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BLEACH DI INFECTION: Despite the fact that bleach is aqueous sodium hypochlorite, the actual disinfecting species in bleach is hypochlorous acid (HOCL) not sodium hypochlorite (Figure 1). When one refers to the free available chlorine in a disinfectant, this denotes the sum of all chlorine species in solution and does not directly relate to the efficacy of a chlorine disinfectant (due to the pH differences that exist in varying solutions). The basic problem plaguing bleach as a disinfectant is due to the fact that the % of hypochlorous acid in solution is severely affected by the pH of the solution. Typical bleach has a very high pH of 9-11 (far too high for any significant HOCL (hypochlorous acid) to be present in solution. In fact, the quantity of HOCL is only 20% at a pH of 8 and degrades to less than 1% at a pH of 11. Consequently, a massive quantity of bleach must be used to deliver a sufficient quantity of active disinfecting chlorine species during a disinfection. In fact, my investigations

Cl2 and H2O

HOCL + HCL

HOCL

H + + - OCL

Hypochlorous Acid

Hypochlorite pecies

Figure 1

reveal that bleach purchased at retail consumer stores is usually degraded and yields only 3-4% hypochlorite in solution and the pH is usually in excess of 11, consequently chemical dilution of the product, itself, has already occured. This is the reason for the caveat that bleach solutions should always be made fresh and tested for available chlorine as an indication of disinfecting capability. Only when the pH drops to around 6.5 does the quantity of hypochlorous acid in solution become substantial and disinfecting power increases drastically. This is the explanation for the successful use of bleach type sanitizers in the swimming pool industry. wimming pool water is acid/base buffered to approximately pH 7 and this allows a good quantity of HOCL to be present for disinfection. This is also the reason for the popularity of chlorine releasing powders such as NaDCC (sodium dichloroisocyanurate) in the field of medical disinfection. These powders are capable of releasing a large quantity of active chlorine disinfecting species in a short time frame without the pH limitations of bleach and its dilutions. Also, point-of-use chlorine generators (essentially buffered and metered release of calcium hypochlorite in aqueous delivery systems) are very effective and are popular in Europe and Africa for cleaning and disinfection of animal barns and outdoor toilet facilities. Chlorine can be a very effective disinfectant, but is clearly dependent on the pH and source of chlorine generation. Bleach solutions deliver the absolute minimum when compared to the chlorine alternatives and is a poor choice (considering the excellent alternatives available) for embalming rooms.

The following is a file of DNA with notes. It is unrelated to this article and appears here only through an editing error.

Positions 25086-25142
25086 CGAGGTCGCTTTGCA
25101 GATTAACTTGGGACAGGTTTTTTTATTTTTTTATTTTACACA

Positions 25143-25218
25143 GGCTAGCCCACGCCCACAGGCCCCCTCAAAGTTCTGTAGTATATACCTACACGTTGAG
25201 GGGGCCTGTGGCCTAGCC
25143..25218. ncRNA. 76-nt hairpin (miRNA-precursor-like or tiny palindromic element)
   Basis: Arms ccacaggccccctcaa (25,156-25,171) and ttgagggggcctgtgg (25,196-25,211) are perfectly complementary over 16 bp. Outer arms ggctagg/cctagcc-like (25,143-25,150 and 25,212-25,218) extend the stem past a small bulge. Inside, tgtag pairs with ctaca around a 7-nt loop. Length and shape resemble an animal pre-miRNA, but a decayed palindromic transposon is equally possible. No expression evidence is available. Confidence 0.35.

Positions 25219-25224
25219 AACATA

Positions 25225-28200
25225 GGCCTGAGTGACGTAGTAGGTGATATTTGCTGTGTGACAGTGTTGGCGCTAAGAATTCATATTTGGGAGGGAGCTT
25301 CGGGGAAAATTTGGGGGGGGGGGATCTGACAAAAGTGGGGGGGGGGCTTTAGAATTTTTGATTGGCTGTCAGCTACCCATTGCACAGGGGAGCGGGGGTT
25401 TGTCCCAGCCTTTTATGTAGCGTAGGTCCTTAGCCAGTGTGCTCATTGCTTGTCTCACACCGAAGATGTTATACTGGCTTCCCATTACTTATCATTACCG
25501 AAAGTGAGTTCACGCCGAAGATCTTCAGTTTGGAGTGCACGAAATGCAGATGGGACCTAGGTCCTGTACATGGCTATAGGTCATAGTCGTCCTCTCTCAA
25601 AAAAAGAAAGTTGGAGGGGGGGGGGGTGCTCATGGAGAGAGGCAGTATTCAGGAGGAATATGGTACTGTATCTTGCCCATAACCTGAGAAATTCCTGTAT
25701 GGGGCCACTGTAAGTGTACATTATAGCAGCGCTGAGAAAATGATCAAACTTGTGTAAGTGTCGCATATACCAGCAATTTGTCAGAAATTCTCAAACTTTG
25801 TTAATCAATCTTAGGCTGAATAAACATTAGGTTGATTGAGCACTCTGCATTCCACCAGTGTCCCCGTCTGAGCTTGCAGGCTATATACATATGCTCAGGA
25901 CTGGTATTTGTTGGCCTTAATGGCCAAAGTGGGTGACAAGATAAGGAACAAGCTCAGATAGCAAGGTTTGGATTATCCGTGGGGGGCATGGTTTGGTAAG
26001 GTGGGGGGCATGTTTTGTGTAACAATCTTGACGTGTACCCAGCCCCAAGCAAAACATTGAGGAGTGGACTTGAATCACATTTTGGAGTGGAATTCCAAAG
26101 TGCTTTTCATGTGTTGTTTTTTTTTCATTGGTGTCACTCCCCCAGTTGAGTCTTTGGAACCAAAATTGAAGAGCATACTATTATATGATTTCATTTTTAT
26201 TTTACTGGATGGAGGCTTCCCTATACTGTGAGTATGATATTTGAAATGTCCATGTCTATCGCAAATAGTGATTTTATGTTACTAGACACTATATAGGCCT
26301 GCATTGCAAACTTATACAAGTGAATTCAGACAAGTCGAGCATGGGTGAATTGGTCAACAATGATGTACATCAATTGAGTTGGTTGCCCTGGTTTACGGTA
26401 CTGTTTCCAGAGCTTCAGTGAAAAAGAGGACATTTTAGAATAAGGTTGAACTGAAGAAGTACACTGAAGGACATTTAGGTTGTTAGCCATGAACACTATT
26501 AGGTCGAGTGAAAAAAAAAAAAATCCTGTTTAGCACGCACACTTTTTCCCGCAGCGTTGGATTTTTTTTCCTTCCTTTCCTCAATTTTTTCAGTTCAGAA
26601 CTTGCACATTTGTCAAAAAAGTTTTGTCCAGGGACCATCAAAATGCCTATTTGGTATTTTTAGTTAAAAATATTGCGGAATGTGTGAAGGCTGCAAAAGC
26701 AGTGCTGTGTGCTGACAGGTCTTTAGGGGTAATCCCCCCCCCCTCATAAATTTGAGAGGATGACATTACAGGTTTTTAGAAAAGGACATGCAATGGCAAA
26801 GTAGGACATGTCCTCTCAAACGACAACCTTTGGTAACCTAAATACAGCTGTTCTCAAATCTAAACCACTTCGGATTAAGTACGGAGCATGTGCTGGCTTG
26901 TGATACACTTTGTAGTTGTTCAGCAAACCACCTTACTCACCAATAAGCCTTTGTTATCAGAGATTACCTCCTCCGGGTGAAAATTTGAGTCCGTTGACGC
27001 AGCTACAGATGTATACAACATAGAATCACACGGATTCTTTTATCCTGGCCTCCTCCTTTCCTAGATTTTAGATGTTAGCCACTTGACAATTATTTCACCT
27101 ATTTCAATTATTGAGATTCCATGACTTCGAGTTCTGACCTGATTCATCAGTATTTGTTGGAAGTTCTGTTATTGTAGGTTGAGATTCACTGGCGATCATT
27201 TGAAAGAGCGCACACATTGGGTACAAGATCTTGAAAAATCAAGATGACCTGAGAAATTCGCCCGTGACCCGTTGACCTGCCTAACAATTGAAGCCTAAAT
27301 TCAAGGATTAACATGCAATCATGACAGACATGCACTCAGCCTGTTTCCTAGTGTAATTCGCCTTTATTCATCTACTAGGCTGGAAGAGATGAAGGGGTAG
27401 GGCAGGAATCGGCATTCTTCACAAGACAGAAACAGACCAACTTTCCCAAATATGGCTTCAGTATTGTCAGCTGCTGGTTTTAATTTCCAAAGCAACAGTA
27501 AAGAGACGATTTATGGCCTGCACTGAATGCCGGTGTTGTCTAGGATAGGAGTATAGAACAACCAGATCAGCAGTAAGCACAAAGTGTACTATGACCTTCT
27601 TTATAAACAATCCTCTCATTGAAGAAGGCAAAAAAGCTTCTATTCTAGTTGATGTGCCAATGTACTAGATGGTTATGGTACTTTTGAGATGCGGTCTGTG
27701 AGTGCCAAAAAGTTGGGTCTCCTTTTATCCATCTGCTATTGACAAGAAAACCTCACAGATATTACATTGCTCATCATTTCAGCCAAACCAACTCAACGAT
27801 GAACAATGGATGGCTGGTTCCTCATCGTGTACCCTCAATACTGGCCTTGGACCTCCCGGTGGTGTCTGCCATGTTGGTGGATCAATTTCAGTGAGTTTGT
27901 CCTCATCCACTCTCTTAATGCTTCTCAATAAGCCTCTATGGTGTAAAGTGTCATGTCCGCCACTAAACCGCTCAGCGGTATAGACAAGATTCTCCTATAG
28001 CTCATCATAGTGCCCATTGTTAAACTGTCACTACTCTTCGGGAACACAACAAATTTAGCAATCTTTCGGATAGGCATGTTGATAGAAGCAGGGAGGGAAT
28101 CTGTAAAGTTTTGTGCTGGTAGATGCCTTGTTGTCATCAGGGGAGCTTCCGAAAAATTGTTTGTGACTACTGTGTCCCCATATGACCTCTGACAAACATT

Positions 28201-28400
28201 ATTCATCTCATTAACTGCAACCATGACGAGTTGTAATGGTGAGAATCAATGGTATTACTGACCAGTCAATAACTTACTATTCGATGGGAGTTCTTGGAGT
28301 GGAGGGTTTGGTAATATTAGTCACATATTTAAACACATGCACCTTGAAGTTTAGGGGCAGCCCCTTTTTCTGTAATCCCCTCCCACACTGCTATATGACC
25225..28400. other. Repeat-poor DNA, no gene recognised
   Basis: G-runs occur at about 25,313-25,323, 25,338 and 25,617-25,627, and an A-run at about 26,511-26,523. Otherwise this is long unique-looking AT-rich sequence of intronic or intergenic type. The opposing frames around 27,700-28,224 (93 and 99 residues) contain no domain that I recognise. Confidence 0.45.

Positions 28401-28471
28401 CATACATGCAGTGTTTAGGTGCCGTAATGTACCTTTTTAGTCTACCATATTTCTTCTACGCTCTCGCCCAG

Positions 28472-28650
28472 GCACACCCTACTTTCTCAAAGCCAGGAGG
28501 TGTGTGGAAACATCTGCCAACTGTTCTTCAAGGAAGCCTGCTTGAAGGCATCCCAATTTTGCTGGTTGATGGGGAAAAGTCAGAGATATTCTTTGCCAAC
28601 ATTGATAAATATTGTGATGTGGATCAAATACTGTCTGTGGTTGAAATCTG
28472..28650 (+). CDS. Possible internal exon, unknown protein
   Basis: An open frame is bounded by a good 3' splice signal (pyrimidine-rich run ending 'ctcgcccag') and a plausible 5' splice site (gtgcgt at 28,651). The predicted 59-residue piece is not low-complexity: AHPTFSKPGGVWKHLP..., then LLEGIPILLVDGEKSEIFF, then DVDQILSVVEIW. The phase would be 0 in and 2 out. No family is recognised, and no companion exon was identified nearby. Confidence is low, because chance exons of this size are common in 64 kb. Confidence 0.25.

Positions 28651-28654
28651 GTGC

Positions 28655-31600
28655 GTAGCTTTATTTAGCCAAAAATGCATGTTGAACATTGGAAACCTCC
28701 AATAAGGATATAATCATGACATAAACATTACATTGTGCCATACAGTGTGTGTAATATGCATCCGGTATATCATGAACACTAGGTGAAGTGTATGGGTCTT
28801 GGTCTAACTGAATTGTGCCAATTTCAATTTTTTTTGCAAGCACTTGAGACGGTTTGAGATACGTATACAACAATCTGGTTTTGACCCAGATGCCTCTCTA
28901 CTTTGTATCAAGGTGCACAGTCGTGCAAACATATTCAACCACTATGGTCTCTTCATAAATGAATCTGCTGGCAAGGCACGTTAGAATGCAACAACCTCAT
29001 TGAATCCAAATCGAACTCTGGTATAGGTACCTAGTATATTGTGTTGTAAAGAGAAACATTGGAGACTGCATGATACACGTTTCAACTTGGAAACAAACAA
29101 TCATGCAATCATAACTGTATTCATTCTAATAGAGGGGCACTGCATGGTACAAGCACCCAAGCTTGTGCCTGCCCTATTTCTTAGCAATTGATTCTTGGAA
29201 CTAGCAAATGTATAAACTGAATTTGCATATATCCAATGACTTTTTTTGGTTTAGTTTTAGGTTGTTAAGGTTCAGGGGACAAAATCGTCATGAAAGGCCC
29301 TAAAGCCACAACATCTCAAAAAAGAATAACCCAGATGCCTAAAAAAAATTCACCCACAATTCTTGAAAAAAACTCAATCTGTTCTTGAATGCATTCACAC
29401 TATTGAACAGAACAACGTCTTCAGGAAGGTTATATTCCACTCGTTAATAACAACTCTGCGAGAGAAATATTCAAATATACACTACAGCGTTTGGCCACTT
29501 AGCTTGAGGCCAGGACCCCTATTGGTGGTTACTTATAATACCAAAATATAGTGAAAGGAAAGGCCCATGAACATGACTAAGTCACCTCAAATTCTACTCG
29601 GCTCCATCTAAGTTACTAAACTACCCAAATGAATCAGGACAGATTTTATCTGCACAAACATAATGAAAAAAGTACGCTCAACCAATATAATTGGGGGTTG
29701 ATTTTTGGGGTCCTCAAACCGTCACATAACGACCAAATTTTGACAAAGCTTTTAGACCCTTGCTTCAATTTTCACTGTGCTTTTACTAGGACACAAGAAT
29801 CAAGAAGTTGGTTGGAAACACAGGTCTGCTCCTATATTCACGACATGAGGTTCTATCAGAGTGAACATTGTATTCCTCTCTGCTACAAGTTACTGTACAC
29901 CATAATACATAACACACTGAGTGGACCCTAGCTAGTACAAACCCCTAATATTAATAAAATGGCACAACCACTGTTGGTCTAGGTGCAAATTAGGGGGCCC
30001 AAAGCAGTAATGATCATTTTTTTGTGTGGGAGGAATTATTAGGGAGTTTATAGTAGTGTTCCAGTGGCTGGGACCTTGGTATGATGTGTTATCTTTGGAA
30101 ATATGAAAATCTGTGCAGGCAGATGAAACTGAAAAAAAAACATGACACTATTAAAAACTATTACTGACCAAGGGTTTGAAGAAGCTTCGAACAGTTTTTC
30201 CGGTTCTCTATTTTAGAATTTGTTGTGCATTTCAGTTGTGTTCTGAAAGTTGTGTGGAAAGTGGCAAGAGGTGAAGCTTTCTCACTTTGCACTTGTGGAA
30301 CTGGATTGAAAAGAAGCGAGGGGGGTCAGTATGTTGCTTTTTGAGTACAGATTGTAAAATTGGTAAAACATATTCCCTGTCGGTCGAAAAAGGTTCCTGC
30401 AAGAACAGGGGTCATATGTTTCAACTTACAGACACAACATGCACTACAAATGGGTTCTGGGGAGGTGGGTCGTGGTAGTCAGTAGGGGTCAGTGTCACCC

CONTINUED:

Bleach in Embalming Rooms: Overrated and Overused. Champion Expanding Encyclopedia of Mortuary Practices Number 640, 2000

An official publication of the Research and Education Department, The Champion Company 

pringfield, OH 45501

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